Needless to say, traveling with a compatible mate is important. Our annual travel adventure event takes extraordinary determination, chutzpah, daring, grit, and even some intestinal fortitude to participate — and maybe even win the title of The World’s Greatest Travelers. I firmly believe that we as 21st century members of homo touristicus never feel more alive than when we are overcoming obstacles and personal challenges. And traveling done right is all of that. But there is a limit, because travel clearly takes you outside your comfort zone (your happy box), and how you react to being outside that comfort zone is telling about you — and your relationship. It can be the deal breaker.

Traveling with a mate obviously tests your interpersonal skills on a multitude of levels. Not only because it is necessary for travelers to trust strangers in strange lands; but more importantly, because traveling with someone forces you to have a positive and constructive working relationship — whether you are in Topeka or Timbuktu.

Vacation personalities, travel styles, and interests vary among us homo touristicus. Team compatibility comes down to four essential issues: curiosity, tastes, pace and respect. Travelers inevitably have different goals and expectations, buy being patient, compassionate and showing empathy towards each other is critical. Who needs any unnecessary reality TV show-like drama, right?

So, to that end, below are a few of the things that over years I have learned to consider when traveling with a partner around the world to exotic, and sometimes less than optimally functioning, destinations:

● Are you AM people, or PM people? How will you overcome those differences?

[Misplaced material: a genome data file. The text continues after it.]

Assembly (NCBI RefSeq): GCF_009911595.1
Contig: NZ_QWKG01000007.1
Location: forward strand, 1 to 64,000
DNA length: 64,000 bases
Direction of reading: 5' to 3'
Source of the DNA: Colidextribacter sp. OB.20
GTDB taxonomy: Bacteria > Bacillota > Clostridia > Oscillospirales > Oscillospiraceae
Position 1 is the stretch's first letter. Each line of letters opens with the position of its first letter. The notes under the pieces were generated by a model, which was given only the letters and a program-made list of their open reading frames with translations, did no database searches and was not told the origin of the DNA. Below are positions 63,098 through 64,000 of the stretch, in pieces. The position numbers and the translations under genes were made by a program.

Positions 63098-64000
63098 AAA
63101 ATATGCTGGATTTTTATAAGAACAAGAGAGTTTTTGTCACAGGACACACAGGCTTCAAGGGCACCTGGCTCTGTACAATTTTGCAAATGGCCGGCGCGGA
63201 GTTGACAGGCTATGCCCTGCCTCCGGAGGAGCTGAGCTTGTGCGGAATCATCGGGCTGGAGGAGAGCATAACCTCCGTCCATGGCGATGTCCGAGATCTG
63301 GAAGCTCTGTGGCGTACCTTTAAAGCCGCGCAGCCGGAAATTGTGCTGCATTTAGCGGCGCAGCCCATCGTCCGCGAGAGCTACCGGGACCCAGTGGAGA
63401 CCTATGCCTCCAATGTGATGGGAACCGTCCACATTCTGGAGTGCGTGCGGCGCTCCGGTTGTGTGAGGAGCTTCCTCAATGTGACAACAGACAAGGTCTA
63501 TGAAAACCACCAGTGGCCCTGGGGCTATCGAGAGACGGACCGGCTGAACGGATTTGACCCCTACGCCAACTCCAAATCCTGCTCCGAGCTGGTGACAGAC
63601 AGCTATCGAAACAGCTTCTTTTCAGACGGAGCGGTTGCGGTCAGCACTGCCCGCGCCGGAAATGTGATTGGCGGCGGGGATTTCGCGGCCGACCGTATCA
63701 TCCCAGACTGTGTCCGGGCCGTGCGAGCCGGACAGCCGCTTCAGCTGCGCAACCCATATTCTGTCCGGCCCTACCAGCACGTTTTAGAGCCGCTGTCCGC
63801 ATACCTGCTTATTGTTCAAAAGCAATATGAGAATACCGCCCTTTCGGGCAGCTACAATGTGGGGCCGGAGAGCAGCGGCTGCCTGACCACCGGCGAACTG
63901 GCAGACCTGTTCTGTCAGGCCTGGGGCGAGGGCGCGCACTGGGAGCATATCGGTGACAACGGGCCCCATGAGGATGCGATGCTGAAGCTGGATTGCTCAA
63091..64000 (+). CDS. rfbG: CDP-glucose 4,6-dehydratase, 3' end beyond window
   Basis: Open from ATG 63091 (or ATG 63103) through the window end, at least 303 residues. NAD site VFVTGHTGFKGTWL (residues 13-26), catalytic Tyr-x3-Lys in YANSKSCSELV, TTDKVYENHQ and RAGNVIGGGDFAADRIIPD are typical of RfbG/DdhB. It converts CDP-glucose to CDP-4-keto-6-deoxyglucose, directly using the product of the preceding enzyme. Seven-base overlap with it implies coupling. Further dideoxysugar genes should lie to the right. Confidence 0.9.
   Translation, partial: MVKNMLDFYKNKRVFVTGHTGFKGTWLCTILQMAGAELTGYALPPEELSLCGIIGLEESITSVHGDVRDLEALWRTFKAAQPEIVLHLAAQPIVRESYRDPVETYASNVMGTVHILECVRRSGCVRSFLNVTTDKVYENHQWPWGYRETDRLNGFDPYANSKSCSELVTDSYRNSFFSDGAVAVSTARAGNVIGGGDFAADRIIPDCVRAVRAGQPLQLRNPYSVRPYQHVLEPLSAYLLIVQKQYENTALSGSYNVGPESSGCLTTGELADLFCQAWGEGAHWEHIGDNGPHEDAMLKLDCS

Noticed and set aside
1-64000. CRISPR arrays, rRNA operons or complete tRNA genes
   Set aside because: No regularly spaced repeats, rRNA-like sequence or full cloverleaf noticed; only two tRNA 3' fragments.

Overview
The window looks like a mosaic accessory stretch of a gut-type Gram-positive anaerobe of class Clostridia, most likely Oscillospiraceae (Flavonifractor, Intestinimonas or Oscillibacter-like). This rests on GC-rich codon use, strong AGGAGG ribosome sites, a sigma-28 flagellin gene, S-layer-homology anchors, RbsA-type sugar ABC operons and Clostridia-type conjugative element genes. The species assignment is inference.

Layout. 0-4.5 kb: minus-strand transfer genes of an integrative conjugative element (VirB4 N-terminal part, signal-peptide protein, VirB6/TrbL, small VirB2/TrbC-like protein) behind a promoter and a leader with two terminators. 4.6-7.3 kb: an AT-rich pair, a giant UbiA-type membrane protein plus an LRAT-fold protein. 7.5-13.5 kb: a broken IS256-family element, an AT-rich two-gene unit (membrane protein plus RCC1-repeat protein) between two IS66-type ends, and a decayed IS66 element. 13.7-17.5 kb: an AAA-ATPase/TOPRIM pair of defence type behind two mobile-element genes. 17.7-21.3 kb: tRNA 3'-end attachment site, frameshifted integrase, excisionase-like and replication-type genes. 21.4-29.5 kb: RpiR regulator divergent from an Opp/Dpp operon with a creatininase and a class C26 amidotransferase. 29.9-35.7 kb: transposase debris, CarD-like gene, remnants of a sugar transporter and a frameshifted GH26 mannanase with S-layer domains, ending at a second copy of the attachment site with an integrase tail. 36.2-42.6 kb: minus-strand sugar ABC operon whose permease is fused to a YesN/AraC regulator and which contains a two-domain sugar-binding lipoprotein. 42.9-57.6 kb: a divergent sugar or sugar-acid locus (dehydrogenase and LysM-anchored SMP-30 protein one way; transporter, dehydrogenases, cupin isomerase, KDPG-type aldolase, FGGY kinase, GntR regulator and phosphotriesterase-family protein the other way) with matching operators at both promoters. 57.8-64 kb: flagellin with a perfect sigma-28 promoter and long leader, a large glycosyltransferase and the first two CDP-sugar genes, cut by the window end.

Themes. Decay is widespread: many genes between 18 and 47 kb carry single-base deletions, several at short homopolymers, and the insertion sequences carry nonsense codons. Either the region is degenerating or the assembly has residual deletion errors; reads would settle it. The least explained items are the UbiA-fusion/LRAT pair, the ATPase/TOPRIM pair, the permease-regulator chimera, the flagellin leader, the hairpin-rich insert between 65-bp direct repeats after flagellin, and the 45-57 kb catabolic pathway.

● Are you competitive Type A planners, or more laid back Type B free-spirits? How will you find a happy functioning balance?

● Are you people people or a go it alone person? Which of you is best equipped to deal with and be kind to strangers?

● Are you a three-square meals a day type, or a 24/7 snack-type eater? How will you compromise when energy and blood sugar levels start getting low?

● Are you left-brained, or right-brained? Can it be managed?

● Are you a natural leader, or follower? How will you make tough decisions and compromises when you are both right? Will it be a fair decision?

● Are you an analytical planner, or a seat-of-the-pants spontaneous and instinctual wanderer type? How will you manage that? Can you manage to be early and on time, or will you always be rushing at the last-minute?

● Are comfortable silences okay with both of you? Will you respect each others alone time needs?

● How will the other react when one of you just needs some simple non-dramatic alone & quiet time?

Some other more practical realities include:

● Are you a frugal traveler or a nothing-but-the-best type? How will you deal with on-the-road expenses? 50/50 each transaction? Or keep a tab?

● How will you split duties and create a successful division of labor? Packing, logistics, transactions, safety, currency exchanges, food & water?

● How do you make a consensus decision when you both have diametrically opposed views?

In the end, traveling should be about fun — but whose version of fun?

“Traveling tends to magnify all human emotions.” – Peter Høeg… Indeed!

Any constructive pointers from past teams?

 

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2016 New Year’s Travel Resolutions

Happy New Year Everybody –

We are back (Paris was wonderful!) and eager to begin the countdown for the greatest show on earth, the 2016 edition of The Global Scavenger Hunt!

Thought we would start with some well-meaning resolutions…

2016 Travel Resolutions for the New Year

2016…a clean slate.

2015 was annus horribilis—a really bad year! Yet optimism reins.